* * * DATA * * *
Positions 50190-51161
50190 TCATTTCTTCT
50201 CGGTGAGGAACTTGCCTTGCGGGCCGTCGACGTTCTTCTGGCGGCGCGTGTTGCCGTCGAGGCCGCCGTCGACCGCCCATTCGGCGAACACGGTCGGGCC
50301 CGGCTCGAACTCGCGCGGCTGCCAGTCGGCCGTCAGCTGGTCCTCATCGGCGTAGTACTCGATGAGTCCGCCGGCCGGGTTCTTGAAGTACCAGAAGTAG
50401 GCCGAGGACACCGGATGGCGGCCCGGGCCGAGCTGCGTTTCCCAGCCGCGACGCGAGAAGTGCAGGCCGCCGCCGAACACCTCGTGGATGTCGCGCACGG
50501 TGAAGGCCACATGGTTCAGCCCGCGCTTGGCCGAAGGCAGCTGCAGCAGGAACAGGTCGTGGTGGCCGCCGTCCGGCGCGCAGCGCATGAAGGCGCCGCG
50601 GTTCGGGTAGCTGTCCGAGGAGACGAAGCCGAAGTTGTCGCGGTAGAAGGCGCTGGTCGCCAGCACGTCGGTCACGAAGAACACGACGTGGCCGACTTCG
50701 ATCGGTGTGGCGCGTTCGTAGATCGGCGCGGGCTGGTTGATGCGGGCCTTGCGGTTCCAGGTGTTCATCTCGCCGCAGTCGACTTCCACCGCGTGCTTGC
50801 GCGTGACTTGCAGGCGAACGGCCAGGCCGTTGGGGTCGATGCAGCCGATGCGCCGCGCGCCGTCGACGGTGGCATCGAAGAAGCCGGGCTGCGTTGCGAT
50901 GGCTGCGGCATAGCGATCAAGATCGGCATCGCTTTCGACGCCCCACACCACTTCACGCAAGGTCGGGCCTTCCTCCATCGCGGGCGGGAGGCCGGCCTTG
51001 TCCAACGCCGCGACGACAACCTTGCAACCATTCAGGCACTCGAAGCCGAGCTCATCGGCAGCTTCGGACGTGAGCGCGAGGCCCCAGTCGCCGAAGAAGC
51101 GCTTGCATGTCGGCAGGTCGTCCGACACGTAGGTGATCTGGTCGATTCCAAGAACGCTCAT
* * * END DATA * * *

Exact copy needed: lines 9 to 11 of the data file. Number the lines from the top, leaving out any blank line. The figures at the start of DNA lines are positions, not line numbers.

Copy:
50801 GCGTGACTTGCAGGCGAACGGCCAGGCCGTTGGGGTCGATGCAGCCGATGCGCCGCGCGCCGTCGACGGTGGCATCGAAGAAGCCGGGCTGCGTTGCGAT
50901 GGCTGCGGCATAGCGATCAAGATCGGCATCGCTTTCGACGCCCCACACCACTTCACGCAAGGTCGGGCCTTCCTCCATCGCGGGCGGGAGGCCGGCCTTG
51001 TCCAACGCCGCGACGACAACCTTGCAACCATTCAGGCACTCGAAGCCGAGCTCATCGGCAGCTTCGGACGTGAGCGCGAGGCCCCAGTCGCCGAAGAAGC